Worried about your child being off from school?

Illness and absence

Children sometimes get ill. Parents may feel the need to keep their children off from school. It’s always good to check with your school to be fully informed about what to do should you feel your child needs to be absent.

NHS advice might help you decide whether your child is too ill to attend school – https://www.nhs.uk/live-well/healthy-body/is-my-child-too-ill-for-school/

Tips about absence
  • Make sure you have read your school’s Attendance Policy.
  • Contact the school on the first day of the absence and discuss the circumstances with them. From your discussion you should be clear about whether to keep your child off. Do this before 09:30 or concerns could develop.
  • If it’s agreed to keep your child off, keep your child’s school up to date about the situation, especially if the absence is likely to be longer than you first expected.
  • If your child’s illness is prolonged seek medical attention and advice as appropriate e.g. from your GP. Update your school about this as appropriate.
  • Providing medical information to schools helps them understand the nature of the illness and will give an idea as to how the long the child is likely to be absent. It also consideration about potential support needs for children.
  • If absent from school, make sure you understand what learning has been missed to see if it is possible for your child to catch up with their work.
  • If making appointments (medical or dental), make every attempt to arrange these outside of school hours to avoid missing learning.
Requests for medical information

When developing policies schools should ensure compliance with regulations.  The contents and maintenance of the school attendance register is governed by the Education (Pupil Registration) (England) Regulations 2006.  These regulations set out if a pupil is unable to attend school by reason of sickness. If genuinely sick, their absence is likely to be treated as authorised.

The Department for Education is clear that schools should authorise absences due to illness unless they have genuine cause for concern about children’s illnesses.

If the authenticity of the illness is in doubt, schools can request parents provide medical information to them about the child’s absence. The information will need to be obtained from a suitable medical professional, be in relation to the child in question, that it should be current, and that it should provide a description about the illness. This should stipulate that the illness warrants the child being absent from school and for how long.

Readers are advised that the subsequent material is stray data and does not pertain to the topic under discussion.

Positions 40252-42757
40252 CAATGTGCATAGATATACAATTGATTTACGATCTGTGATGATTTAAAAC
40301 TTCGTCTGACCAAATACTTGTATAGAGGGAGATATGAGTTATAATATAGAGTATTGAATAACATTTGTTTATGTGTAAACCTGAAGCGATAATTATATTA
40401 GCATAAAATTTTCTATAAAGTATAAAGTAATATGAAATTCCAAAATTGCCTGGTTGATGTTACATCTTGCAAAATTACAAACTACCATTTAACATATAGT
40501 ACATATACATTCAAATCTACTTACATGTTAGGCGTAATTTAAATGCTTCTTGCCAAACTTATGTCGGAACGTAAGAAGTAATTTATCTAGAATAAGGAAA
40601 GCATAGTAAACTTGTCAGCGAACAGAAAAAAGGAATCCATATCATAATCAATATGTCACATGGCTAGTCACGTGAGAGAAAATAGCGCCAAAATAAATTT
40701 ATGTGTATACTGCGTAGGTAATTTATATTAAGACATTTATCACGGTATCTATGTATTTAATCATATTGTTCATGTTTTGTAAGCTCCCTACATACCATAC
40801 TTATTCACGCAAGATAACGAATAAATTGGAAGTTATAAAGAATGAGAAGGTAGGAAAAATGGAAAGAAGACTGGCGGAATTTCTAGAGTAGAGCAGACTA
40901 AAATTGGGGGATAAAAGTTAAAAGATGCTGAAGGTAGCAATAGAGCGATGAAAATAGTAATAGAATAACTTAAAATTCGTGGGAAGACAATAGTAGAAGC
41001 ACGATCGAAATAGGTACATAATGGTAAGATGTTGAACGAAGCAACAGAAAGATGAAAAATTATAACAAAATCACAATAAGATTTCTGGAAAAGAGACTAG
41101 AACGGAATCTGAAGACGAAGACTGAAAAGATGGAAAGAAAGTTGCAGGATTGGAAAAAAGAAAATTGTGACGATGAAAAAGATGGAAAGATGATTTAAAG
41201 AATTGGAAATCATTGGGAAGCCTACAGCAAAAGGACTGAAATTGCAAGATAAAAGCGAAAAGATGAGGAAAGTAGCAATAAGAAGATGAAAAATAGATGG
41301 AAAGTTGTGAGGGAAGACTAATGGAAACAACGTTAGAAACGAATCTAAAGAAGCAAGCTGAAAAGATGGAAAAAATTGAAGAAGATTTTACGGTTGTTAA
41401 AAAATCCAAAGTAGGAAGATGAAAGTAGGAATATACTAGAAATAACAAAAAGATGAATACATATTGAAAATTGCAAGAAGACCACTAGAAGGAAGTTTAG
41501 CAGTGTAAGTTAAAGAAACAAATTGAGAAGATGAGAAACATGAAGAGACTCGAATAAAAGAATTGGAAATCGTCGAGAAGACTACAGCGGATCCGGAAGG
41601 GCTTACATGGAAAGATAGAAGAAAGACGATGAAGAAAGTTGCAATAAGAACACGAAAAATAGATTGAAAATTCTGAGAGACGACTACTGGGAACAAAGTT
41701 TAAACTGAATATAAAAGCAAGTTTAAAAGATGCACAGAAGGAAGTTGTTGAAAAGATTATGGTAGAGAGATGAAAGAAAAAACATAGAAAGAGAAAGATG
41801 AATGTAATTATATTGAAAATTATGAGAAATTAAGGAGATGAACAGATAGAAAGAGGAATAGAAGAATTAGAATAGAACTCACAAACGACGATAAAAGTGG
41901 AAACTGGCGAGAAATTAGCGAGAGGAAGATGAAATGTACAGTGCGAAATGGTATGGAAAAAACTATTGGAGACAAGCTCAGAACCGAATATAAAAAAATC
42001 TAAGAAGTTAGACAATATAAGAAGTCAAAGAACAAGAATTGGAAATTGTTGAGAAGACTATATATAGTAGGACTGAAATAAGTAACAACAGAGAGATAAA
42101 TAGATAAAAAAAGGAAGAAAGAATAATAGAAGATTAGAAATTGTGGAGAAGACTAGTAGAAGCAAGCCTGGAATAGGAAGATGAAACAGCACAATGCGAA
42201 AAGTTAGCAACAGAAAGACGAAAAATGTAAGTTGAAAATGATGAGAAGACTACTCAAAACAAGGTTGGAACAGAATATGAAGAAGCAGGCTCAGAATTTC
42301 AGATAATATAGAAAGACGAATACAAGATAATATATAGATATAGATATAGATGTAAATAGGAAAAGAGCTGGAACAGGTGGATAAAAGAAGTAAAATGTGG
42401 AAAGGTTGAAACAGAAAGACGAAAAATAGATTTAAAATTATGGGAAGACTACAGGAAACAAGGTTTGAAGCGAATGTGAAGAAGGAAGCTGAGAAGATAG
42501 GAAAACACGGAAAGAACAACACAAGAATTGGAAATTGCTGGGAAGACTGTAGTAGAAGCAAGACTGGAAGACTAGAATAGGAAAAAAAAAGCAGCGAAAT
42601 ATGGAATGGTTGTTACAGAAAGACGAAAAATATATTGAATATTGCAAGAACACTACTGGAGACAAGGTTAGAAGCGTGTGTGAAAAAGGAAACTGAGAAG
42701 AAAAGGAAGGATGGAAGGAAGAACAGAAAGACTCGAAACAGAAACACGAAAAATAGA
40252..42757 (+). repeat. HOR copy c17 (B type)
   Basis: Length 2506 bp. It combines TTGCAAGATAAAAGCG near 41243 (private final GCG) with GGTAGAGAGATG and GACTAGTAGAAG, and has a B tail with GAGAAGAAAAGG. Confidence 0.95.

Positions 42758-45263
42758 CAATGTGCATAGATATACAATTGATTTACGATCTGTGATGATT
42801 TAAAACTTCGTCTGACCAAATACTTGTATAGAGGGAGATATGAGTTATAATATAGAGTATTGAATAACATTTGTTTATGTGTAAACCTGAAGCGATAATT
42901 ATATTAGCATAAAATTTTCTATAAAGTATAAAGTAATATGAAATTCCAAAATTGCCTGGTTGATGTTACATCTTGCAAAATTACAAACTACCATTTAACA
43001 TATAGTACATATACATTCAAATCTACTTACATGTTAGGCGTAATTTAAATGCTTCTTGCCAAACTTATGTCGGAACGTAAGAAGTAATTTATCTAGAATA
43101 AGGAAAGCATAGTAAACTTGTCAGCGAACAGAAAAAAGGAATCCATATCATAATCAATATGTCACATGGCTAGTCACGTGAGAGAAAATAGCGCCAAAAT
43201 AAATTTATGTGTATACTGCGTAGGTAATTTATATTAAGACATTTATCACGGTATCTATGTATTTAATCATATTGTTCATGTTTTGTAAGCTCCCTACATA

Such information enables greater understanding about the illness and helps schools consider whether any support is required in relation to the illness.

Authorising absence

Providing medical information does not give automatic authorisation for the child to be absent from school, in law it is only the Head Teacher that can authorise an absence. If the Head Teacher doubts reasons given, they have not heard from parents about the absence, or the child is frequently absent from school, they may not authorise the absence. In these circumstances the absence is likely to be recorded as unauthorised (code O), which could lead to legal action.

Duty of care

School’s operate in loco parentis (‘position of a parent’), if they haven’t heard from parents or they’ve been unable to contact them, they have a responsibility to act in the interests of the child’s safety and wellbeing; depending upon the circumstances, they may refer the matter to children’s social care.

Children with Special Educational Needs and Disability (SEND)

Some children with a disability or health condition may have lengthy or repeated periods off from school e.g. due to surgery, treatment, or because of an impaired immune system.  Mental health conditions may also be a reason for lengthy and recurrent absences.  If your child has one or several of these health needs it is most likely that your school is aware of their specific health needs and are supporting these e.g. through an Education, Health and Care (EHC) plan.  For information about support for children with medical conditions see below.

Head lice and nits

There’s nothing you can do to prevent head lice, so there’s no need for children to stay off from school. You can help stop them spreading by wet or dry combing regularly to catch them early. Find out from the NHS how to get rid of them.


Further information:

Department for Education – school attendance and absence https://www.gov.uk/school-attendance-absence

Guidance on infection control in schools and other childcare settings:


Children with medical conditions: